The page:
of use of limited resources
Notwithstanding the sound reasons for coordination, the willingness of entities to engage in cooperation initiatives has to do with the proportion of their resources to be dedicated to the effort. The larger the proportion, no matter the amount, the inclination to subjugate institutional programming to a coordinating infrastructure is minimized.
In light of this organizational reality what becomes most important is a coordination infrastructure for accommodating commitment to advancing the agenda at hand whilst at the same time minimizing the adjustment in agency structure, goals and operating protocols.
I wish to advance a coordination infrastructure that is built around consultative programme planning and sharing as a vehicle for maintaining these important institutional linkages. In essence this mechanism centers on a regional plan for disaster management. The priorities in this agenda would be distilled from inter and intra country consultation involving public officials, Non-governmental organizations, the private sector and donor interests.
Entities who are active in or would be interested in supporting a regional disaster programme which responds to the articulated needs of the target beneficiaries would then be in a position to indicate, based on their agency goals, priorities and resources, what are the programme areas they would wish to play lead or supporting roles in.
Where a programme area appears likely to be over-subsidized then there would be a facility for determining who contributes, at what levels, and when. In addition, this same facility would allow for negotiations and consensus on reallocation of interests to other areas.
This approach to cooperation in disaster management is embedded in the programming espistemeology of CDERA. Our concern is not so much about what the CDERA Coordinating Unit can do but what can be done for the region in this area.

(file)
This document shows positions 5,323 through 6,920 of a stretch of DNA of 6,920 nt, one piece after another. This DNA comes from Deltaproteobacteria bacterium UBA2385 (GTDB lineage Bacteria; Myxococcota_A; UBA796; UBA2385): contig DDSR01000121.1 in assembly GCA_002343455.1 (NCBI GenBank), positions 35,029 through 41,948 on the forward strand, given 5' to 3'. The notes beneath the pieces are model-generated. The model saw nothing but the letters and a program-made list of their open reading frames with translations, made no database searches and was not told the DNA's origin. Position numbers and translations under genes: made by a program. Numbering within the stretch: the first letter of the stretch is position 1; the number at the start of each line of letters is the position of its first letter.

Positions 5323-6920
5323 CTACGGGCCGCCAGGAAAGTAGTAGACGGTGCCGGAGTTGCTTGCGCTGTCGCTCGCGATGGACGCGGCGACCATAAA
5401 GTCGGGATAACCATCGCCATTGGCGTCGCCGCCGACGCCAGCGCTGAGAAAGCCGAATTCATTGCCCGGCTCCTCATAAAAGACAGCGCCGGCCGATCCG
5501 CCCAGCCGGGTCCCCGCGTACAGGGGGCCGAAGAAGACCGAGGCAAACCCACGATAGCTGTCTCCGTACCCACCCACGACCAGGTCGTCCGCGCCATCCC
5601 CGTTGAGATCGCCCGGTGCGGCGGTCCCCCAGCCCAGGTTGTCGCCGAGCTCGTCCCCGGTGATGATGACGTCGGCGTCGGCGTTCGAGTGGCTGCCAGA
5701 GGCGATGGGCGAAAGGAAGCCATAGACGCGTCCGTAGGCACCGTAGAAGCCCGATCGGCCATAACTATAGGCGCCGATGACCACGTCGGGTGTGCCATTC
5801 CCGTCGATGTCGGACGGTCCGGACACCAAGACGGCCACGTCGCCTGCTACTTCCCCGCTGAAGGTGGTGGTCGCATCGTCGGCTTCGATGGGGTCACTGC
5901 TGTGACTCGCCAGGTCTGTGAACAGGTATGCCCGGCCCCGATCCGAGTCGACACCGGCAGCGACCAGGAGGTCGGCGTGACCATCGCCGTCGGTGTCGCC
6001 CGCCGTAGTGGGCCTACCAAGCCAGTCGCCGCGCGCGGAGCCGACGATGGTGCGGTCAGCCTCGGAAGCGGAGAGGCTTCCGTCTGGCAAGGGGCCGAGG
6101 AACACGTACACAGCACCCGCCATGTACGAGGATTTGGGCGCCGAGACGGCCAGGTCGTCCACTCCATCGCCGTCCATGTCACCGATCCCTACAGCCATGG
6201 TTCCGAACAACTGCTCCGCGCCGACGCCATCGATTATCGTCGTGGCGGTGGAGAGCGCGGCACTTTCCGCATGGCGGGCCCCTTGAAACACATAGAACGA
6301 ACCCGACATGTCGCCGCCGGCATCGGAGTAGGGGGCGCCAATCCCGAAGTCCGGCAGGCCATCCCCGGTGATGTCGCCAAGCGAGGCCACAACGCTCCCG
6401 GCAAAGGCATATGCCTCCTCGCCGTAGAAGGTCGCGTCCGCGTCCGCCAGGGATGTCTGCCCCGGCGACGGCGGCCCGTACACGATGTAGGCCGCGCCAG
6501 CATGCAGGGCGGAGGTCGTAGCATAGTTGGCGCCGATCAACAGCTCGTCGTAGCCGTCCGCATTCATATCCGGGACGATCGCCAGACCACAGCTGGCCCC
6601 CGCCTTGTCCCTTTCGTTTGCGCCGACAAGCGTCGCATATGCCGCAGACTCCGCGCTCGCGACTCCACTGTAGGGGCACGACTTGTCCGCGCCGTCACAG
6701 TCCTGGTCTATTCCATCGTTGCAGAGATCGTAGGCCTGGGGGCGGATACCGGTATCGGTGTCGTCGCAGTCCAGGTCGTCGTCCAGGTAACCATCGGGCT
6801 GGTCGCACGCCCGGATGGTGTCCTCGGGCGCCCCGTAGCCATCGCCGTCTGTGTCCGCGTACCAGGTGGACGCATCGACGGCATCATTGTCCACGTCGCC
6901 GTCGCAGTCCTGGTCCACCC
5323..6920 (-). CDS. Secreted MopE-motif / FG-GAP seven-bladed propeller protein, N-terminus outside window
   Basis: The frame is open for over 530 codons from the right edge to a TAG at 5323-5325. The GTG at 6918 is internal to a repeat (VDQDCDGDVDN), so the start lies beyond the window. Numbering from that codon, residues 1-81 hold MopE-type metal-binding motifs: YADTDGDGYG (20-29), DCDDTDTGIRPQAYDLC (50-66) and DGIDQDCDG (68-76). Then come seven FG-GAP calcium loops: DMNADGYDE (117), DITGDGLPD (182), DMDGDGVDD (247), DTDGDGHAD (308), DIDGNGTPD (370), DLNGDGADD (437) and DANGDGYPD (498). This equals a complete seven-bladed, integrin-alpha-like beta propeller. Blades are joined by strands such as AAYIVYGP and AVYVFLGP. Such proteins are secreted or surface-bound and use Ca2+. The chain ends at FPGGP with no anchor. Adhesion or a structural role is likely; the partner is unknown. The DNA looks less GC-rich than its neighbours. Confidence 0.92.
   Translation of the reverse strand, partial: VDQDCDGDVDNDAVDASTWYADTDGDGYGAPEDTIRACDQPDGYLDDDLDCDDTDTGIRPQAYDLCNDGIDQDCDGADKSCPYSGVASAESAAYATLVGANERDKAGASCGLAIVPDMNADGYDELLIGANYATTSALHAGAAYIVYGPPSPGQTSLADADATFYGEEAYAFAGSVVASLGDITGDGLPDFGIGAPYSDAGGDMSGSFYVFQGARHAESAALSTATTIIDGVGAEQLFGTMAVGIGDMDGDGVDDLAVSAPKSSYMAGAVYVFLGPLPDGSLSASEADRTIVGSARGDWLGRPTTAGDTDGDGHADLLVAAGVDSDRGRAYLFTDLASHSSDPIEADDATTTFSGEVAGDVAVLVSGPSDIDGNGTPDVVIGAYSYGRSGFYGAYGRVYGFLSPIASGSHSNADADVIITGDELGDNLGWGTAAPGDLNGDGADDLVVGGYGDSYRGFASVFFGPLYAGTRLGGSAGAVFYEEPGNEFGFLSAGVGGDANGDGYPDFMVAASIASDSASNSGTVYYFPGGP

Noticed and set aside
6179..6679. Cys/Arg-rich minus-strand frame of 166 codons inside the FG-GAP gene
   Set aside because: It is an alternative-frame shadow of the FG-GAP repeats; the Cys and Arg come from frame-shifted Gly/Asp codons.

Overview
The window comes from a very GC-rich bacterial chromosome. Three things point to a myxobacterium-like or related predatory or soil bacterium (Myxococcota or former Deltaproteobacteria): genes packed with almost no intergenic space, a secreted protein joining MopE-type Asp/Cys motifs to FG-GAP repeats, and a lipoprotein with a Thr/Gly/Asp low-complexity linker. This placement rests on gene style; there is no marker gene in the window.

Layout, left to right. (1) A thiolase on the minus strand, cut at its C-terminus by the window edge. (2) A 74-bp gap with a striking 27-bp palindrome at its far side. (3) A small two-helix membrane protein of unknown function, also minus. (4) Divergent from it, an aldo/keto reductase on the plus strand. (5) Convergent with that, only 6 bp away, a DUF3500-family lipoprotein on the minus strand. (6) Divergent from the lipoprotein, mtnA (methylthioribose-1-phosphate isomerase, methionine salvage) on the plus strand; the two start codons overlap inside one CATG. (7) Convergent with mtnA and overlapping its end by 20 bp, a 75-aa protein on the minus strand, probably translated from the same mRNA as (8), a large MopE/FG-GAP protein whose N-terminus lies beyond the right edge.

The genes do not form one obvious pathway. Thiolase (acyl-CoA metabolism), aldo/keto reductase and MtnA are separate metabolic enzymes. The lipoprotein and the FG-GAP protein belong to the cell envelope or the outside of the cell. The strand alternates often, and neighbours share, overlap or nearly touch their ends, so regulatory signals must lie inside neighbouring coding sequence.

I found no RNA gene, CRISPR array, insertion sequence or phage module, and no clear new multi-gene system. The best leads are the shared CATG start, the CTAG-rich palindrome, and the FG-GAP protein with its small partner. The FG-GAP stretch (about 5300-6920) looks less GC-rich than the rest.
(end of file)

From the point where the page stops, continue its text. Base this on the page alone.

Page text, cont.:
Our search is for agencies working in the disaster environment in the region to reflect on how they can contribute to the larger goals of disaster management where people centered outcomes are the focus of policy as opposed to the fleeting buzz issues of the time. This will require agency reorientation from flag flying to people empowerment.
It is clear from our definition of disaster preparedness and a delineation of the activities involved that interagency linkages are indispensable to this agenda at any level of implementation.
We all recognize that in any major incident the resources of a single sector, agency or community will be inadequate. In addition the range of hazards we face and the complexity of their impact demands information and skills from diverse sources.
In a nutshell, we need each other for our agendas to succeed. Mutual interdependence is our watch word. Whilst we dont have to cooperate in all areas forever, cooperate we must. Where, for how long and when must be the focus of our dialogue.